Tom Swift, Jr.'s Cold War-era adventures and inventions are often motivated by patriotism, as Tom repeatedly defeats the evil agents of the fictional "Kranjovia" and "Brungaria", a place that critic Francis Molson describes as "a vaguely Eastern European country, which is strongly opposed to the Swifts and the U. S. Hence, the Swifts' opposition to and competition with the Brungarians is both personal and patriotic."[7]

Third series (1981–1984)

The third Tom Swift series differs from the first two in that the setting is primarily outer space, although Swift Enterprises (now located in New Mexico) is occasionally mentioned. Tom Swift explores the universe in the starship Excedra, using a faster-than-light drive which he has reverse-engineered from an alien space probe. He is aided by Benjamin Franklin Walking Eagle, a Native American who is Tom's co-pilot, best friend, and an expert computer technician, and Anita, a former rival of Tom's who now works with him as a technician and whose right leg has been rebuilt to contain a miniature computer.[7]

This series maintains only an occasional and loose connection to the continuity of the two previous series. Tom is called the son of "the great Tom Swift"[30] and said to be "already an important and active contributor to the family business, the giant multimillion-dollar scientific-industrial complex known as Swift Enterprises".[31] However, as critic Francis Molson points out, it is not explained whether this Tom Swift is the grandson of the famous Tom Swift of the first series or still the Tom Swift, Jr., of the second.[7]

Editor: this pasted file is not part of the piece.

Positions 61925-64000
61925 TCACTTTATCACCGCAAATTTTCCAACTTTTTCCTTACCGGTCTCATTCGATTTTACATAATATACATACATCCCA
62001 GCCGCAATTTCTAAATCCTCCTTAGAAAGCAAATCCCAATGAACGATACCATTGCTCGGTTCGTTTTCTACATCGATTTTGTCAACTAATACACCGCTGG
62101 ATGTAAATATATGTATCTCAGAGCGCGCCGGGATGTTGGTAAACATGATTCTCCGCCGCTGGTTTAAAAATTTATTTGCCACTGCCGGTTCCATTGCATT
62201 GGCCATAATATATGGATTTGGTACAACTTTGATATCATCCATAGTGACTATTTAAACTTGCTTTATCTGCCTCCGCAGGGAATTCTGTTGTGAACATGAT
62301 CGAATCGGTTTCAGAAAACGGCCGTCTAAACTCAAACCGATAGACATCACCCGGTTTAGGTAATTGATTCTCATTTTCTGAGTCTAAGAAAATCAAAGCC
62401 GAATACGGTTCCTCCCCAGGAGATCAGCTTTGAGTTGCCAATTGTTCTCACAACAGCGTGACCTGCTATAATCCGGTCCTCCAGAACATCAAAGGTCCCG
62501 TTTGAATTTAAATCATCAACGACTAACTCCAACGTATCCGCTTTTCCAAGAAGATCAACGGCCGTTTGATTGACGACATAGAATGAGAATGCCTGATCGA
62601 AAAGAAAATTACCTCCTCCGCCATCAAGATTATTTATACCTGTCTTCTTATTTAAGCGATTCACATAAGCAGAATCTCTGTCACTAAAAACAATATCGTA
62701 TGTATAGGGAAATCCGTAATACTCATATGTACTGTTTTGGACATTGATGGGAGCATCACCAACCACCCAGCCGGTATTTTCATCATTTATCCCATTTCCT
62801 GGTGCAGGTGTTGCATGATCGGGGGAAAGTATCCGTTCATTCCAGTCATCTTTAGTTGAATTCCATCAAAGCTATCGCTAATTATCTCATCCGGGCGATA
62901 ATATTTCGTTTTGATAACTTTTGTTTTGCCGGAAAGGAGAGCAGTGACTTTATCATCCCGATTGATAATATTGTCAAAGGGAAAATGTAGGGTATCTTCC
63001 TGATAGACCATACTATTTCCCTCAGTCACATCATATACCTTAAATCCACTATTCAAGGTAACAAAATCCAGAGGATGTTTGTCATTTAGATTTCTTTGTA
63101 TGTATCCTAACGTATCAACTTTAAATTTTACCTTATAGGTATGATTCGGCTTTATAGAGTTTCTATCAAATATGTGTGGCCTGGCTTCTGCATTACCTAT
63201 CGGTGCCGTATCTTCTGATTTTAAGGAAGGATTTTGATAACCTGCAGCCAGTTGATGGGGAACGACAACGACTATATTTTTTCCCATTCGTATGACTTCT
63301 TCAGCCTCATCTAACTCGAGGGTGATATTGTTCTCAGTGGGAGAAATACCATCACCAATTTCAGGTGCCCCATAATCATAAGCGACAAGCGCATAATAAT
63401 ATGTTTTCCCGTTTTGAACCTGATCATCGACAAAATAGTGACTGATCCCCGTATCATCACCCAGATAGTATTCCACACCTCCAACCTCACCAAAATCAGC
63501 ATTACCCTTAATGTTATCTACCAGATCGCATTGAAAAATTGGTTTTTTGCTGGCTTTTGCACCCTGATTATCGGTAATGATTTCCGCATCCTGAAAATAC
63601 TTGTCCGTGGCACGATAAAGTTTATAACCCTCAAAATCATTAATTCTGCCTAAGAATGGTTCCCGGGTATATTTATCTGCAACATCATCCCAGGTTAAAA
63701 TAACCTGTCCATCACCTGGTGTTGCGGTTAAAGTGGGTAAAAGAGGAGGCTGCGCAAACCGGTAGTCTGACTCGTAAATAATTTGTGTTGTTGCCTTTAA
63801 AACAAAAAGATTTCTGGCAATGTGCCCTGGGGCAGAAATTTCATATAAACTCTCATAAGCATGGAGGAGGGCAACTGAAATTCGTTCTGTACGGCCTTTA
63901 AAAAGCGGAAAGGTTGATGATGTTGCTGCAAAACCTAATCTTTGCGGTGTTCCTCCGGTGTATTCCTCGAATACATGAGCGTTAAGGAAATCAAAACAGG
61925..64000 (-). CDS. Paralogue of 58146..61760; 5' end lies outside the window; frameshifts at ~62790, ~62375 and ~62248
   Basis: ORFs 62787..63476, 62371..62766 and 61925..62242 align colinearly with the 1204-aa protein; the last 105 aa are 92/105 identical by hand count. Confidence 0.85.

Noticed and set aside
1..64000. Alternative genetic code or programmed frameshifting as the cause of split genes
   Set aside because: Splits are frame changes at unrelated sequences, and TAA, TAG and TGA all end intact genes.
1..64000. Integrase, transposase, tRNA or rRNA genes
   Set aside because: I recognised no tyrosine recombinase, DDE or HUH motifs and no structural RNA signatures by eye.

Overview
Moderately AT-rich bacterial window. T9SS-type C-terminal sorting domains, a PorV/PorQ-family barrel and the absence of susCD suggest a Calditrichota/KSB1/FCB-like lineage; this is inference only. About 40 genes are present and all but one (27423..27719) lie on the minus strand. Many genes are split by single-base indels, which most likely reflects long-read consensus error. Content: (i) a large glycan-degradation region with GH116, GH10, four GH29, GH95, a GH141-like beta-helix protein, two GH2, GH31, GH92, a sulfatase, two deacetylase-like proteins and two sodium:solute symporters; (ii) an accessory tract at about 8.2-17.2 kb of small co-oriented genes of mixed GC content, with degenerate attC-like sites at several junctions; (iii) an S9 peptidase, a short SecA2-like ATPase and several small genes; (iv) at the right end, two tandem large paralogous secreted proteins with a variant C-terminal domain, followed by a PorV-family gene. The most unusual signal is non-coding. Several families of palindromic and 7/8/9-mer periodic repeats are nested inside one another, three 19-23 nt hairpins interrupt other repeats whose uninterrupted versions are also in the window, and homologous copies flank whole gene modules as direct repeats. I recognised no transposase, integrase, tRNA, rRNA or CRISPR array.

The Tom Swift of this third series is less of an inventor than his predecessors, and his inventions are rarely at the center of the plot. Still, according to Molson, "Tom the inventor is not ignored. Perhaps the most impressive of his inventions and the one essential to the series as a whole is the robot he designs and builds, Aristotle, which becomes a winning and likeable character in its own right."[7] The books are slower-paced than the Tom Swift, Jr. adventures of the second series, and include realistic, colloquial dialogue.[7] Each volume begins where the last volume ended, and the technology is plausible and accurate.[7]